As a follow up we would like to update you all on the video and its progress. In under a month of exposure the video has amassed an astonishing 200,000 views on YouTube. Graham, who co-wrote the song with Zita DaSilva, had this to say “As songwriters we really just want to have our songs recorded and have some people hear them and if we’re lucky the song will mean something to someone and speak to them. When Zita and I wrote ‘Scars’ we hoped a few people who were bullied, or did the bullying, would hear it and maybe shine a light on the issue. When OUTlaw country singer Drake Jensen and recorded it we had a chance to reach an audience we wouldn’t normally reach. Now at almost 200,000 views in under a month we are proud that the message is being heard! Powerful video by Drake and his team” DaSilva commented “I agree with what Don said and I remember when we were writing this that we both said that if we can touch even one person with this message, our job was successful. Now at 200,000 views we are thrilled at the result. Great job by Team Drake.”

On Canada Day - What is Canada to Me?

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Submitted by Michael Williams

Canada is a place where a misunderstood black kid from Ohio can find commonalities with people across the country.  Enough commonalities to want to make Canada my home.

I have had the privilege of travelling coast to coast in Canada. I’ve driven through the Rockies. I was adopted by the Pointed Sticks, my blood brothers, in Vancouver. While in Saskatchewan I saw the Northern Lights.  I discovered French Canada through music and partied until the dawn’s early light at the Limelight in Montreal. I have been ‘’screeched in’’ (a ceremony involving a shot of 40 proof rum, a short recitation and the kissing of a cod) several times in Newfoundland. My girlfriend, who is from NL, is amazed with how many CFA’s (Come From Aways) take part in this tradition and that I would chose to do it twice! My first radio boss was a Newfoundlander - the exceptionally eccentric mad genius, true gentleman and father of Captain Canada comics, Geoff Sterling.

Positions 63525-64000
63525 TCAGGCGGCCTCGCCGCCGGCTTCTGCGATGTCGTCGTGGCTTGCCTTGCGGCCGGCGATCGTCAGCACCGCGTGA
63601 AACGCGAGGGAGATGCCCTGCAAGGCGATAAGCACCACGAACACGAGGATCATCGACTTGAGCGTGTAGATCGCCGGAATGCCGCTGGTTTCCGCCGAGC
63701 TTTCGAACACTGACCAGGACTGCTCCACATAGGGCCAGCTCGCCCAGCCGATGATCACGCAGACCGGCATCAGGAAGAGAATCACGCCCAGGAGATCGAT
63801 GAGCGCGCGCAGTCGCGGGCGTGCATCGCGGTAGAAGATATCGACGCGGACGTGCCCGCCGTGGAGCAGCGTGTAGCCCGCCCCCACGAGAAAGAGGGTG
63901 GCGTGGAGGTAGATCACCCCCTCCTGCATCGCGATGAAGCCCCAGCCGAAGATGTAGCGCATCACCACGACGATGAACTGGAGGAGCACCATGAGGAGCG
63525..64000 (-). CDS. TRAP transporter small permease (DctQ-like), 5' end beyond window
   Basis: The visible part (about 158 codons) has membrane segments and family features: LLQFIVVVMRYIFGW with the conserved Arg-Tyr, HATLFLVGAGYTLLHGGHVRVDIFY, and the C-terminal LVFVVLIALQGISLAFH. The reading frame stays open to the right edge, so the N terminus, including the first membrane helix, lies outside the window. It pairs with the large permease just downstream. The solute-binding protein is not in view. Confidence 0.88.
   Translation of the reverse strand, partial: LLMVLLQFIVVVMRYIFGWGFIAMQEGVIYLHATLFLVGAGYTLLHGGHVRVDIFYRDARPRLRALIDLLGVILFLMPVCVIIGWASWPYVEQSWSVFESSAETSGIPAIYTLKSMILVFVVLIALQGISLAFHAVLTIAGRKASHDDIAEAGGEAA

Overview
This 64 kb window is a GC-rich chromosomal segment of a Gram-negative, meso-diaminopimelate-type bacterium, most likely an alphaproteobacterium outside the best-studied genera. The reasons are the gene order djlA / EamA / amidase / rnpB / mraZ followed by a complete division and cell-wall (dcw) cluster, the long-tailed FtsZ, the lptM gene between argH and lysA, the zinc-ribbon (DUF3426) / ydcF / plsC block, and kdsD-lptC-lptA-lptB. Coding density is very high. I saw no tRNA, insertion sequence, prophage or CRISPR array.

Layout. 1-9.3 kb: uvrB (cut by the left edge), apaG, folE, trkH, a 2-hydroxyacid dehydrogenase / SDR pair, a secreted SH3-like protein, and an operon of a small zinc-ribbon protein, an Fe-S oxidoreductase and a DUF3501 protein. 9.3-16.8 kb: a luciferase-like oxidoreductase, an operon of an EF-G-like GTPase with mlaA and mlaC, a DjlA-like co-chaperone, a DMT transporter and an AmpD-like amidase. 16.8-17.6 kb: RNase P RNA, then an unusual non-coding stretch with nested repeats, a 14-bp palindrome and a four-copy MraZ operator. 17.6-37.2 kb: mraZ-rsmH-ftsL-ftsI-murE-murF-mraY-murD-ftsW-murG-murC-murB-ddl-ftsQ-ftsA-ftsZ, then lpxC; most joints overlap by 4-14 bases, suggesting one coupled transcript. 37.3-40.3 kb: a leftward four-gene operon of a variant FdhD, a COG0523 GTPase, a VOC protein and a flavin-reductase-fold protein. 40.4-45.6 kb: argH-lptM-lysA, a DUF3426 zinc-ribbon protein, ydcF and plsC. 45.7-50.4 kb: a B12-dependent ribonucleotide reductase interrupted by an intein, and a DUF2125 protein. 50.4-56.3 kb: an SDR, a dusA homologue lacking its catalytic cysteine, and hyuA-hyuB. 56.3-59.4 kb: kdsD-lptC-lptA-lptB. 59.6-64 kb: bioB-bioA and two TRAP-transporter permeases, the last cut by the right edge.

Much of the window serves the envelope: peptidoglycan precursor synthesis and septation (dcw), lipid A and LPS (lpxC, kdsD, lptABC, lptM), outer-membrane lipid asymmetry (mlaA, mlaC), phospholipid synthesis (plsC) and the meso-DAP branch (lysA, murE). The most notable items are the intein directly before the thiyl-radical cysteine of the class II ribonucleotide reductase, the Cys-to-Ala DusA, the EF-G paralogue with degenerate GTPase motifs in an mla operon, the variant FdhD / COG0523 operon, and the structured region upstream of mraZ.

Every place I have been in this country, Canadians, new and old, have always welcomed me into their homes. Even before Much Music, I often got invited home for dinner or a party in my honour which, I later realized, was just a good excuse to party. These were some of the best of times.

THE IMF’s Live with Bernard Fowler & Stevie Salas

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Submitted by Michael Williams

On a hot summer’s night in downtown Toronto “The IMF’s”, did an early show at the Tattoo Rock Parlour. In attendance people that I have not seen for ages came out from the Much Music days, all the real music lovers were there. It was the night after the Stones last Toronto show and Mick Jagger’s daughter, Georgia even came by to enjoy the best show I have seen in years, “The IMF’s”.

Before and after the show I talked to two of the most exciting men in music.

MW: who gave you the name “The IMF’s”?
BF: Stevie Salas and Bernard Fowler are the The IMF’s. We used to be Nicklebag until a Canadian band came along with a similar name - Nickleback - so we needed to change the name. I was on tour with the Rolling Stones, moving around a lot all over the map, and saw a newspaper that said "IMF -International Monetary Fund.”  I pointed to Keith and said "That's us. We're some international mother fuckers." Then I did a gig at the Mint for a while - Big Beat Sunday with Angus Thomas, Alvino Bennett, Ivan Neville, and some other cats. I brought the name to the band around that time because we needed a new name.

Southbound - The Cooper Brothers

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‘Southbound’  The Cooper Brothers
Submitted by Cashbox Canada

On June 6, 2013, the homegrown Canadian southern-rock band, The Cooper Brothers, proved they still had the drawing power, by filling The Ukranian Hall with over 400 fans, there to celebrate the release of their latest CD, 'Southbound'. The boys held their audience with great music and stage banter, with a comment that included a heartfelt thanks to their mom, described as being 'the original Producer of the Cooper Brothers.' 

Delivering favourite tunes from the past, and offering the newest soon to be hits from the CD, it was obvious their live performance could back up the studio sounds. It was a stellar performance, and the audience got the chance to experience the new CD first hand.